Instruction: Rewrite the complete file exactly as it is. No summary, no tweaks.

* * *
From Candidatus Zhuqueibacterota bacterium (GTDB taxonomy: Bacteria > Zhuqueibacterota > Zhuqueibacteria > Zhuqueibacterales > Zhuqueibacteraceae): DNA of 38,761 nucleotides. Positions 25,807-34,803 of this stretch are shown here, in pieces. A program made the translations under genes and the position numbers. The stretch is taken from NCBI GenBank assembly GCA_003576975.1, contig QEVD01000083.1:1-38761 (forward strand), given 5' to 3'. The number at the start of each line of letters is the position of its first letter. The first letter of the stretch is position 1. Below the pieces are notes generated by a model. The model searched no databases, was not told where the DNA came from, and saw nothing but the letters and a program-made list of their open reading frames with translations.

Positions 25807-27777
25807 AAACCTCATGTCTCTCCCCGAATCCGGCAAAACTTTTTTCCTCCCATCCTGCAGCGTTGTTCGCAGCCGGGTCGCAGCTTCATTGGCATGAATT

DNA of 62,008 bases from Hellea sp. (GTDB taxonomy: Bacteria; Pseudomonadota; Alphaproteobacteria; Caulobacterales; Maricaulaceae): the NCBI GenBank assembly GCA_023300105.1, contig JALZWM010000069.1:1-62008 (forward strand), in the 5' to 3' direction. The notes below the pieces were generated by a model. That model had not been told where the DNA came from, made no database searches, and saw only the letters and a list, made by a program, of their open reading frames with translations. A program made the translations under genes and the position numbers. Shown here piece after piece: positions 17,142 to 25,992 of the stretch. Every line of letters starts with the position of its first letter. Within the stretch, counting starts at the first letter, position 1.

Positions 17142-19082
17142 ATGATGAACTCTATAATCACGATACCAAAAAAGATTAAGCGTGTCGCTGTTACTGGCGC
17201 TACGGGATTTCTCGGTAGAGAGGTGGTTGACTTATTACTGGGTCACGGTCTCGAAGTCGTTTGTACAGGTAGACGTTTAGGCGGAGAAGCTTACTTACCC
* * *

From Candidatus Zhuqueibacterota bacterium (GTDB taxonomy: Bacteria > Zhuqueibacterota > Zhuqueibacteria > Zhuqueibacterales > Zhuqueibacteraceae): DNA of 38,761 nucleotides. Positions 25,807-34,803 of this stretch are shown here, in pieces. A program made the translations under genes and the position numbers. The stretch is taken from NCBI GenBank assembly GCA_003576975.1, contig QEVD01000083.1:1-38761 (forward strand), given 5' to 3'. The number at the start of each line of letters is the position of its first letter. The first letter of the stretch is position 1. Below the pieces are notes generated by a model. The model searched no databases, was not told where the DNA came from, and saw nothing but the letters and a program-made list of their open reading frames with translations.

Positions 25807-27777
25807 AAACCTCATGTCTCTCCCCGAATCCGGCAAAACTTTTTTCCTCCCATCCTGCAGCGTTGTTCGCAGCCGGGTCGCAGCTTCATTGGCATGAATT

DNA of 62,008 bases from Hellea sp. (GTDB taxonomy: Bacteria; Pseudomonadota; Alphaproteobacteria; Caulobacterales; Maricaulaceae): the NCBI GenBank assembly GCA_023300105.1, contig JALZWM010000069.1:1-62008 (forward strand), in the 5' to 3' direction. The notes below the pieces were generated by a model. That model had not been told where the DNA came from, made no database searches, and saw only the letters and a list, made by a program, of their open reading frames with translations. A program made the translations under genes and the position numbers. Shown here piece after piece: positions 17,142 to 25,992 of the stretch. Every line of letters starts with the position of its first letter. Within the stretch, counting starts at the first letter, position 1.

Positions 17142-19082
17142 ATGATGAACTCTATAATCACGATACCAAAAAAGATTAAGCGTGTCGCTGTTACTGGCGC
17201 TACGGGATTTCTCGGTAGAGAGGTGGTTGACTTATTACTGGGTCACGGTCTCGAAGTCGTTTGTACAGGTAGACGTTTAGGCGGAGAAGCTTACTTACCC